Index Entries

  • Argyll, John Campbell, 2d Duke of; anecdote of search
  • Articles of Confederation, U.S. search
  • Baker, Polly (fictional character) search
  • Bible; Jonah referenced search
  • books; and nonimportation search
  • Bute, John Stuart, 3d Earl of; anecdote of search
  • Carmichael, William; anecdote of search
  • Continental Congress, U.S.; and Declaration of Independence search
  • Continental Congress, U.S.; and nonimportation search
  • Deane, Silas; and B. Franklin search
  • Declaration of Independence; revision of search
  • Fothergill, Anthony; relationship with B. Franklin search
  • Franklin, Benjamin; anecdotes about search
  • Franklin, Benjamin; as American commissioner in France search
  • Franklin, Benjamin; as member of Continental Congress search
  • Great Britain; Acts of Union (1707) search
  • Harmer, Josiah; anecdote of search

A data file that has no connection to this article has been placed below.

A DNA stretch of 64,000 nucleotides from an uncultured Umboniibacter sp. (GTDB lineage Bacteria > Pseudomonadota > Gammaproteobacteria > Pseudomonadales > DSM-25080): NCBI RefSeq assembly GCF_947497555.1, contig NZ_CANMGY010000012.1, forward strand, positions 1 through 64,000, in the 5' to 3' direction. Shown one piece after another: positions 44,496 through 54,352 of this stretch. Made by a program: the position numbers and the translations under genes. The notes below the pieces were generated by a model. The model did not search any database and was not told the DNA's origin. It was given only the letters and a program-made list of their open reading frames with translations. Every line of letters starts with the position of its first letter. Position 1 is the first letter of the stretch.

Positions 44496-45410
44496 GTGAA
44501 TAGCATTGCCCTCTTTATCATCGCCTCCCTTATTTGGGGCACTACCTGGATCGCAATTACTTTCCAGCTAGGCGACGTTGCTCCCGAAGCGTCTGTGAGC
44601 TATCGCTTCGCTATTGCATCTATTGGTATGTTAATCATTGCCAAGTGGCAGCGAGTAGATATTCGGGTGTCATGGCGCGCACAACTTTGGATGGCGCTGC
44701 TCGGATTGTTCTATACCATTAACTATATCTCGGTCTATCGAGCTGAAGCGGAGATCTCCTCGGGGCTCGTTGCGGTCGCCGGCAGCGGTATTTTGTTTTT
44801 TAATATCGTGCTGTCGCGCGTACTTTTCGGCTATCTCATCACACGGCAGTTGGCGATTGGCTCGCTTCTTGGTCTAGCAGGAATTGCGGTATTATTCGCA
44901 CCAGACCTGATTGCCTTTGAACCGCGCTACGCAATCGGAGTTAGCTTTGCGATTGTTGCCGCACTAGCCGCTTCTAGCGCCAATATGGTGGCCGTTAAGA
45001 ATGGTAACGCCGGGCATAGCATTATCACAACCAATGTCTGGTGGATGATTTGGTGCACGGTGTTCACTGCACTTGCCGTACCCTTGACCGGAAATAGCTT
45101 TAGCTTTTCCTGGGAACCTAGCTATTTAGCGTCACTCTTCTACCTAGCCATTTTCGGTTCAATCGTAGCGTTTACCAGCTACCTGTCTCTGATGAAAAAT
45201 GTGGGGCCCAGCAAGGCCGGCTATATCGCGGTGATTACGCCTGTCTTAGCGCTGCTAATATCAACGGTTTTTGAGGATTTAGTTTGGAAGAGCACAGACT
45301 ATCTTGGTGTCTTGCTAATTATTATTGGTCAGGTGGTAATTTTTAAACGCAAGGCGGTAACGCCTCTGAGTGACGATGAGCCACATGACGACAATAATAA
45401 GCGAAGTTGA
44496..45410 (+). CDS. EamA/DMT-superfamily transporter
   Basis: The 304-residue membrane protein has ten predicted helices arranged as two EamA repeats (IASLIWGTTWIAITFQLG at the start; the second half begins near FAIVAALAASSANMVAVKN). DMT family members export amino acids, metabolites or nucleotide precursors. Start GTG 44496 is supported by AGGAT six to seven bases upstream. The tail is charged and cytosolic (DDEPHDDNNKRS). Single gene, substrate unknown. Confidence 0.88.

• Histoire Philosophique et Politique (G. T. F. Raynal) search
  • Humphreys, David; anecdote of search
  • Jefferson, Thomas; Correspondence; publication of papers search
  • Jefferson, Thomas; Public Service; in Continental Congress search
  • Jefferson, Thomas; Writings; Anecdotes of Benjamin Franklin search
  • Jefferson, Thomas; Writings; Declaration of Independence search
  • Joseph II, Holy Roman Emperor; anecdote of search
  • medicine; and nonimportation search
  • National Gazette and Literary Register (Philadelphia newspaper); prints TJ’s correspondence search
  • newspapers; PhiladelphiaNational Gazette and Literary Register search
  • Philadelphia; National Gazette and Literary Register search
  • Pringle, Sir John; as physician search
  • Raynal, Guillaume Thomas François; and anecdote of “Polly Baker” search
  • Raynal, Guillaume Thomas François; and degeneracy in nature search
  • Raynal, Guillaume Thomas François; Histoire Philosophique et Politique search
  • Walsh, Robert; editor ofNational Gazette and Literary Register search